Sometimes people need encouragement to get help.Going to an appointment with a friend or loved one if you feel comfortable can really help them.Going to talk to a stranger about your struggles is tough, having someone there who you know can make it a lot easier, especially if it is the first time you are discussing your struggles.

Reminding someone their struggle is valid.Please don’t put people down or tell them other people have it worse off. Of course there is always someone worse off but that does not mean this persons struggle is not causing them pain.Don’t call someone lazy or just tell them to get over it. Believe me if i could just “get over it” I would have by now.I still sometimes say i do not have a real problem,I cannot see it therefore how can it be.I always tell myself “you can’t see your kidneys but they do exist and are there”.Just because something is not visible on the surface does not mean it is not true.

Sometimes tough love can help,I have found and still find sometimes I need a kick up the backside to get help and to try to make positive changes and try and engage in healthier coping mechanisms.Tough love is a tricky one, you don’t want to make someone feel bad for how they are doing but sometimes it can motivate people to push for recovery.It really depends on the person.Some people can get “too tough” and this can lead someone to shut away and not let people in and not want to talk about their illness or lower their self esteem even more.

I think it is important to have realistic expectations and understand that recovery is not linear.Relapses occur and getting angry at a person for having one will not solve anything.When I was in eating disorder recovery I felt huge pressures from those around me to get better especially physically in terms of gaining weight and then when i was physically healthy I felt a huge pressure to appear “normal and well” despite being mentally far from it.Telling someone they are not trying hard enough when they are giving it their everything will not help.Just because you cannot directly see changes does not mean they are not happening either.recovery takes time and practice in finding what helps and what doesn’t.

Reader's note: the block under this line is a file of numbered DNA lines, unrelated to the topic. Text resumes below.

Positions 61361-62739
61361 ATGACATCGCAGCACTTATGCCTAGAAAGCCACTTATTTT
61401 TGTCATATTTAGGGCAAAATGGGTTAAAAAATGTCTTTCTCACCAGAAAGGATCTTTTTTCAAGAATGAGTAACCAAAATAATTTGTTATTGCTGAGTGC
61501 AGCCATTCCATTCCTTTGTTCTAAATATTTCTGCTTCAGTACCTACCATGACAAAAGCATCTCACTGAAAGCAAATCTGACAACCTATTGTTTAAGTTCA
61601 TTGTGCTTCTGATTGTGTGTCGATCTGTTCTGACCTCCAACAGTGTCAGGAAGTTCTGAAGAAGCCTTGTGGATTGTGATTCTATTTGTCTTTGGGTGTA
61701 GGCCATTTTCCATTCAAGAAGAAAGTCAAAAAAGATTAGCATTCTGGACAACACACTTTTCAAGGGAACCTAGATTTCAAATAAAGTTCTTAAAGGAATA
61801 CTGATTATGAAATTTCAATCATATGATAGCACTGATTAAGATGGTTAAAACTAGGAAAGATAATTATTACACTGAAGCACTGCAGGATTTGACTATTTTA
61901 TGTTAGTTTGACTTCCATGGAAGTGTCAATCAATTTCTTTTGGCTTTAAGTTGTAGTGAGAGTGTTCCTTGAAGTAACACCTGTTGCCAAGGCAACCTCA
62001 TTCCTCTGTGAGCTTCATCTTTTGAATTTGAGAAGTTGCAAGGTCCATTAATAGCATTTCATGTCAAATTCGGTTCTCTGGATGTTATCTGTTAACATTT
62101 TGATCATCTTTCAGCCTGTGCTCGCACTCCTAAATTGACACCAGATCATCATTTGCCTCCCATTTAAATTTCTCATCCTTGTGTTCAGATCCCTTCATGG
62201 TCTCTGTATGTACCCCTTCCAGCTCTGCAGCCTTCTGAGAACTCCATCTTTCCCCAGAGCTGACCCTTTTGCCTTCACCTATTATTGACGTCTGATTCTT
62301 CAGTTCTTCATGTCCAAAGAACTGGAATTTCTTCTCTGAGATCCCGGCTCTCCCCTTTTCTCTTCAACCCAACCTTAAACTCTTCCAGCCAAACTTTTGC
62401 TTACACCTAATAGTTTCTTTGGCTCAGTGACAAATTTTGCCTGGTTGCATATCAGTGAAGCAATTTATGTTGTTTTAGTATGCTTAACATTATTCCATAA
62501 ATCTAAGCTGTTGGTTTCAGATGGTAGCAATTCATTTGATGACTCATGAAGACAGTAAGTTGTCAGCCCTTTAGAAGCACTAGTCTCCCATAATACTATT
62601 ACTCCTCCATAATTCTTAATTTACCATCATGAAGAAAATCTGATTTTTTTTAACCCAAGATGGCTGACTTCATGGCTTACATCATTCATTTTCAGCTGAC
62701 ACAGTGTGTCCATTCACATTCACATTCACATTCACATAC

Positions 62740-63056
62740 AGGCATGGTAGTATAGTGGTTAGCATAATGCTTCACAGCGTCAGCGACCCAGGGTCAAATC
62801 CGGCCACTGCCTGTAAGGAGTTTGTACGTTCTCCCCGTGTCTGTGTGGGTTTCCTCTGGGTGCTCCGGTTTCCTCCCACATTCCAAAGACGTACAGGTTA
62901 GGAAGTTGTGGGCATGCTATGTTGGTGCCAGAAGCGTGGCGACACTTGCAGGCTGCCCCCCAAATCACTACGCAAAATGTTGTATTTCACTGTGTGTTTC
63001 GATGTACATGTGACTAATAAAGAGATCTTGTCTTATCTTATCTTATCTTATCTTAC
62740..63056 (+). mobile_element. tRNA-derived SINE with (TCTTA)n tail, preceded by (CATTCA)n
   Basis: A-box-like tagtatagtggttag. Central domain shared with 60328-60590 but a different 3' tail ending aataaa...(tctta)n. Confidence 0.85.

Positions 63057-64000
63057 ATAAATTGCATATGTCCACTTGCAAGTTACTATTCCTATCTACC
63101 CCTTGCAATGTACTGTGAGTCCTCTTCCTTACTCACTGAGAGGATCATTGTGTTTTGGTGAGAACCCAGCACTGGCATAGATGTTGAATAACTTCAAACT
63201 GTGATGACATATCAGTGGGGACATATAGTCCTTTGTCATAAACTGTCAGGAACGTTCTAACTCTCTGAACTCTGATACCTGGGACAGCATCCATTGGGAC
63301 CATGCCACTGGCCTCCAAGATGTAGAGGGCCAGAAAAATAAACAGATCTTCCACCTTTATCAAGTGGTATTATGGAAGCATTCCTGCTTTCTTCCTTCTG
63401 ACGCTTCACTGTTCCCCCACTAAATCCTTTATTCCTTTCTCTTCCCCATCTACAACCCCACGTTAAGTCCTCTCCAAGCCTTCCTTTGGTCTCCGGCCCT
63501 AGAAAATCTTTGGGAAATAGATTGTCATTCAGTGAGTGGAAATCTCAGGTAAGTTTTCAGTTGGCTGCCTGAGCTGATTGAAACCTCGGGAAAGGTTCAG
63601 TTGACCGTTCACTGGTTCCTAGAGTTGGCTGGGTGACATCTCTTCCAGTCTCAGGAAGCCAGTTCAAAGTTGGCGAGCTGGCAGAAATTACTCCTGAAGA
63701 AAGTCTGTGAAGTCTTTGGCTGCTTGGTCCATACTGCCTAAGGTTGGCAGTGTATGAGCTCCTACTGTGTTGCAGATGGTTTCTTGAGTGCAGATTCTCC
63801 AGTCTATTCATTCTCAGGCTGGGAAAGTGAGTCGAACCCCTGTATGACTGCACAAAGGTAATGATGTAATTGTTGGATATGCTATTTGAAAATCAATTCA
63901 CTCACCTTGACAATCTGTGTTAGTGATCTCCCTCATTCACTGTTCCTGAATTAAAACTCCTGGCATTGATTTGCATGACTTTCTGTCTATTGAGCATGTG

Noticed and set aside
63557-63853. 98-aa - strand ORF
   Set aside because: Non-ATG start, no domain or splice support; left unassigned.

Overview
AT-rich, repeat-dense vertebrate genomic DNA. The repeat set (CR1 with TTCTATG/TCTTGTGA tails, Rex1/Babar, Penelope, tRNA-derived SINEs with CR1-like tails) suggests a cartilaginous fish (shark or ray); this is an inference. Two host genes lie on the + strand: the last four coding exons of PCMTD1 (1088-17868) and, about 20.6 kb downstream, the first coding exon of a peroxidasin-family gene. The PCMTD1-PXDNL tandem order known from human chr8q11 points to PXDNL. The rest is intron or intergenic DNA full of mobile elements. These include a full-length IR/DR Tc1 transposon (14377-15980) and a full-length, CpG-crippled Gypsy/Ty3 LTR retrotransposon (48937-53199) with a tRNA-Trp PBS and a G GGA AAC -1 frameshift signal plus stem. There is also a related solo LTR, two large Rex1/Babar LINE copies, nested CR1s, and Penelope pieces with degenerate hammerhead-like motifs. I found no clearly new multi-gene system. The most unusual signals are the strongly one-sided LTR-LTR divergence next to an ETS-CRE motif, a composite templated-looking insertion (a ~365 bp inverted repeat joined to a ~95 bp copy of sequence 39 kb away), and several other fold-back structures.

When helping someone it is so important to look after yourself too.Having people who YOU can talk to and vent to when you need so you do not carry it all around.

Mental illness is a lonely place at times.I am so grateful for the support and people I have in my life now.The Objectivity, compassion and acceptance that I have received from friends and over the past 10 months my boyfriend are valuable beyond words.

Mental illness has put strains on my relationships in life,I still feel them and that makes me sad.Feeling like I was unaccepted by the people closest to me and made to feel guilt and shame is something that still has not gone away and makes it difficult to talk to certain people about it.But I have also gained some wonderful ones.

I cannot thank my amazing boyfriend enough for how much support he has given me even though I know it is not easy.It is incredible how you can know someone for only such a short space of time and yet they know you better and you feel safer and more comfortable with them than with those who you have known many years or even your whole life.Having someone who loves you just as much when you are at your worst as they do when you are at your best is the most precious thing ever.

Those who suffer with mental illness just want love and acceptance like everyone else.We also have lots of love and happiness to give just because we struggle does not mean we do not care about others and cannot support them.